If the novel epoxidation is carried out in the liquid phase, it is advantageous to operate at from 1 to 10 bar and in the presence of solvents. Suitable solvents are alcohols, eg. methanol, ethanol, isopropanol or tert-butanol or mixtures thereof, and in particular water. It is also possible to use mixtures of the stated alcohols with water. In certain cases, use of water or water-containing solvent systems substantially increases the selectivity of the desired epoxide compared with pure alcohols as solvents.
The novel epoxidation is carried out, as a rule, at from -20 to 70° C., in particular from -5 to 50° C. The molar ratio of hydrogen to oxygen H2 :O2 can usually be varied in the range from 1:10 to 1:1 and is particularly advantageously from 1:5 to 1:1. The molar ratio of oxygen to olefin is as a rule from 1:4 to 1:10, preferably from 1:5 to 1:7. Any desired inert gas may be fed in as a carrier gas, nitrogen being particularly suitable.
The olefin used may be any desired organic compound which contains at least one ethylenically unsaturated double bond. It may be aliphatic, aromatic or cycloaliphatic and may consist of a linear or a branched structure. Preferably, the olefin contains 2 to 30 carbon atoms. More than one ethylenically unsaturated double bond may be present, this being the case, for example, in dienes or trienes. The olefin may additionally contain functional groups, such as halogen atoms, carboxyl groups, carboxylic ester functions, hydroxyl groups, ether bridges, sulfide bridges, carbonyl functions, cyano groups, nitro groups or amino groups.
Typical examples of such olefins are ethylene, propene, 1-butene, cis- and trans-2-butene, 1,3-butadiene, pentenes, isoprene, hexenes, octenes, nonenes, decenes, undecenes, dodecenes, cyclopentene, cyclohexene, dicyclopentadiene, methylenecyclopropane, vinylcyclohexane, vinylcyclohexene, allyl chloride, acrylic acid, methacrylic acid, crotonic acid, vinylacetic acid, allyl alcohol, alkyl acrylates, alkyl methacrylates, oleic acid, linoleic acid, linolenic acid, esters and glycerides of such unsaturated fatty acids, styrene, α-methylstyrene, divinylbenzene, indene and stilbene. Mixtures of the stated olefins may also be epoxidized by the novel process.
The novel process is particularly suitable for epoxidizing propene to give propylene oxide.
The novel molded oxidation catalysts have a number of advantages. As stated above, the oxidation catalysts have a high mass-specific activity, which furthermore does not substantially decrease in the course of time, and sufficient hardness and abrasion resistance, which makes them particularly interesting for use in fixed-bed apparatuses. Because the catalyst moldings have no fractions of small and very small particles which may have adverse influences due to retention effects, the spectrum of by-products and secondary products in the epoxidation is small and an associated reduction in activity with time is virtually undetectable.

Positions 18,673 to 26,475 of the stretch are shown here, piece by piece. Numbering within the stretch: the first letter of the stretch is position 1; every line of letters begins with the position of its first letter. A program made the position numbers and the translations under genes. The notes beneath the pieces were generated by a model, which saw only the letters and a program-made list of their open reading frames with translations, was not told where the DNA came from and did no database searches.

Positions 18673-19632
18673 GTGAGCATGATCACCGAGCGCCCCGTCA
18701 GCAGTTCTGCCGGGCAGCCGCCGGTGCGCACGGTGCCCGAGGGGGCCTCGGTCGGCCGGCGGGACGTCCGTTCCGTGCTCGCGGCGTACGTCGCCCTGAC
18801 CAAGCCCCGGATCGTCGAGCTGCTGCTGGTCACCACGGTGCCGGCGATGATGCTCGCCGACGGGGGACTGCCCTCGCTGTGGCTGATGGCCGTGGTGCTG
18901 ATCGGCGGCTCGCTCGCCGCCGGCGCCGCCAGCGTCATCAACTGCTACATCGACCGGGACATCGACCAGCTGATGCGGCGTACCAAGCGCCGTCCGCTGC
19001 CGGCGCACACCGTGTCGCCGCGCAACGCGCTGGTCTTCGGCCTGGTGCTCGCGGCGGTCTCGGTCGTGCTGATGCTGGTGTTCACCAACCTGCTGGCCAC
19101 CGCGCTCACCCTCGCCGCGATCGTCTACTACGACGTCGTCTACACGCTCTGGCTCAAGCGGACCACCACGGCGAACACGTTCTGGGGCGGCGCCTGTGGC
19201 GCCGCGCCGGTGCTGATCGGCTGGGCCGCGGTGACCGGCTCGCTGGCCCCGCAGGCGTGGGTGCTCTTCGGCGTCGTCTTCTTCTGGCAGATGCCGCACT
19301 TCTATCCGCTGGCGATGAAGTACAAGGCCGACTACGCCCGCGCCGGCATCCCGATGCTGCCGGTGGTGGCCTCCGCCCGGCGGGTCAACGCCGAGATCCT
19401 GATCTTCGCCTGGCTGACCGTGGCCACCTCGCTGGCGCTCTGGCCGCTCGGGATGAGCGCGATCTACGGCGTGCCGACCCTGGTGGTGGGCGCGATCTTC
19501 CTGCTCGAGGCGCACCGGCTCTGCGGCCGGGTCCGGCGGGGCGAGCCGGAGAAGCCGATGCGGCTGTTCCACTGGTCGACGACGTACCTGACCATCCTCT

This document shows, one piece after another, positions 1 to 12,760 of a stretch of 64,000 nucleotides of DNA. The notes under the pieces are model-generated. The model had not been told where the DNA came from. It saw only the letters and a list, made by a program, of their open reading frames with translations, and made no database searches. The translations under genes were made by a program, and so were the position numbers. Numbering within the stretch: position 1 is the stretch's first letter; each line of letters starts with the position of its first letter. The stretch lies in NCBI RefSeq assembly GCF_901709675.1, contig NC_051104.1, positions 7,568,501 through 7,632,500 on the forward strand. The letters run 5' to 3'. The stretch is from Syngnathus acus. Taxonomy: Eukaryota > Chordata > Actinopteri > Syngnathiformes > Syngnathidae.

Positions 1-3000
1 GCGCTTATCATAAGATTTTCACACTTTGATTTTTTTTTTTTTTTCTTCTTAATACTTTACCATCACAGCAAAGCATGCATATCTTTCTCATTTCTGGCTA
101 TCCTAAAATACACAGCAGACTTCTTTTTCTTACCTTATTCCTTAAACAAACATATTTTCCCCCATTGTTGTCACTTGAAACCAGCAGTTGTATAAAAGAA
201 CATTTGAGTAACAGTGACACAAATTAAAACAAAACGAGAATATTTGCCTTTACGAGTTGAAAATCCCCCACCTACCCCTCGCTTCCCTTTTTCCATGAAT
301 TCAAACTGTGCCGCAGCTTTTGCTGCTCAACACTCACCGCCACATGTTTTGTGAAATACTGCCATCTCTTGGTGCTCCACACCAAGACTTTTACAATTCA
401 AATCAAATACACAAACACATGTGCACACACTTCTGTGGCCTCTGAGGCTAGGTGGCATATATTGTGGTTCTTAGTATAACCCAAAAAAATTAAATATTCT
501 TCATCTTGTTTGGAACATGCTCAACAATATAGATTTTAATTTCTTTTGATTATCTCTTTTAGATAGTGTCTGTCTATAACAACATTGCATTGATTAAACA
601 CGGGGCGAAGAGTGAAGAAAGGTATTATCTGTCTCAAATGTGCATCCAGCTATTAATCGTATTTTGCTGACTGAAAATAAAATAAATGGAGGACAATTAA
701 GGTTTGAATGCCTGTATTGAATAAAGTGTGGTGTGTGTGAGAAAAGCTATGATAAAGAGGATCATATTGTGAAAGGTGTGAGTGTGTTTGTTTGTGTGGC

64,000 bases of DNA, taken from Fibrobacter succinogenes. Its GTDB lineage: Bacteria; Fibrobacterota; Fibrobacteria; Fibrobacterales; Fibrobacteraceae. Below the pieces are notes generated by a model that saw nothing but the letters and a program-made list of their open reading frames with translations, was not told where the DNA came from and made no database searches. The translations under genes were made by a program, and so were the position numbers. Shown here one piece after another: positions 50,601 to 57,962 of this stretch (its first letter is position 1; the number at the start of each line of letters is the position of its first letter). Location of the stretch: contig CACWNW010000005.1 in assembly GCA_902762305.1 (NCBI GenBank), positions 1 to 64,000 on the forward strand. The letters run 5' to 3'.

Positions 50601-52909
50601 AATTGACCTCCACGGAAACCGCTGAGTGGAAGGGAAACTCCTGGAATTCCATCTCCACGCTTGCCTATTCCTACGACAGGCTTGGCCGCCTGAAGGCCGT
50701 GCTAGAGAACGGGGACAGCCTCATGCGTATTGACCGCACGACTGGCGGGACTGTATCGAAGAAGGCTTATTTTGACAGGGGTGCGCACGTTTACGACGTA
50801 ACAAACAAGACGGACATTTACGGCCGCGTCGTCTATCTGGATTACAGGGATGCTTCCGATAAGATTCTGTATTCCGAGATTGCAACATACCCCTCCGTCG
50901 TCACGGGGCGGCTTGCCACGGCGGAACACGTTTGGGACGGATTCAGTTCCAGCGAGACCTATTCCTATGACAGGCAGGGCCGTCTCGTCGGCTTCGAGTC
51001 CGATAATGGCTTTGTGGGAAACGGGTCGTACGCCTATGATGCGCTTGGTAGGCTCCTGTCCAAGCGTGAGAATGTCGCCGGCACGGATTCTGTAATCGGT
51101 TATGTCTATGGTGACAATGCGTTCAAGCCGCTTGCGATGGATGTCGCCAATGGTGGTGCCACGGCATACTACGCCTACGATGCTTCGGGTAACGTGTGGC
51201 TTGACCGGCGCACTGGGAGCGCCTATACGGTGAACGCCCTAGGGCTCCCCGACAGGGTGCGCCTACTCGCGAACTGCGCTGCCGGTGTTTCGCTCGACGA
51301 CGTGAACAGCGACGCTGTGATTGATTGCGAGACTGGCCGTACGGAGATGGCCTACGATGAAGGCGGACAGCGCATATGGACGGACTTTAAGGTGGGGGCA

Also advantageous is the small amount of binder required in the molded oxidation catalyst, ie. not more than 10% by weight; usually, such catalysts contain up to 20% by weight of binder. Such high binder contents do of course adversely affect the activity of the catalyst.
The examples which follow illustrate the preparation of the novel oxidation catalysts and the novel epoxidation without implying any restriction.
455 g of tetraethyl orthosilicate were initially taken in a 2 l four-necked flask and 15 g of tetraisopropyl orthotitanate were added through a dropping funnel in the course of 30 minutes while stirring (250 rpm, paddle stirrer). A colorless, clear mixture formed. Finally, 800 g of a 20% strength by weight tetrapropylammonium hydroxide solution (alkali content <10 ppm) were added and stirring was continued for a further hour. The alcohol mixture (about 450 g) formed as a result of the hydrolysis was distilled off at from 90 to 100° C. The mixture was made up with 1.5 l of deionized water and the now slightly opaque sol was introduced into a 2.5 l stainless steel stirred autoclave.
The closed autoclave (anchor stirrer, 200 rpm) was brought to a reaction temperature of 175° C. at a heating rate of 3°/min. After 92 hours, the reaction was complete. The cooled reaction mixture (white suspension) was centrifuged and the solid product was washed neutral with water. The solid obtained was dried at 110° C. for 24 hours (weight 149 g).
Finally, the template still remaining in the zeolite was removed by calcination under air at 550° C. in 5 hours (calcination loss: 14% by weight).
Wet chemical analysis showed that the pure white product had a Ti content of 1.5% by weight and a residual alkali content of less than 100 ppm. The yield was 97%, based on SiO2 used. The crystallites measured 0.05-0.25 μm and the product showed a typical IR band at about 950 cm-1.
1000 g of titanium silicalite from Example 1 were suspended in a mixture of 6 l of a 5% strength by weight sulfuric acid and 600 g of 30% strength by weight hydrogen peroxide solution and stirred at 80° C. for 2 hours. Thereafter, the titanium silicate treated in this manner was filtered off with suction and treated a further three times as described. The titanium silicalite was then suspended in 6 l of water, stirred at 80° C. for 2 hours and filtered off with suction. This process was repeated once. Thereafter, the solid treated in this manner was dried at 150° C. and then calcined at 500° C. for 5 hours under air.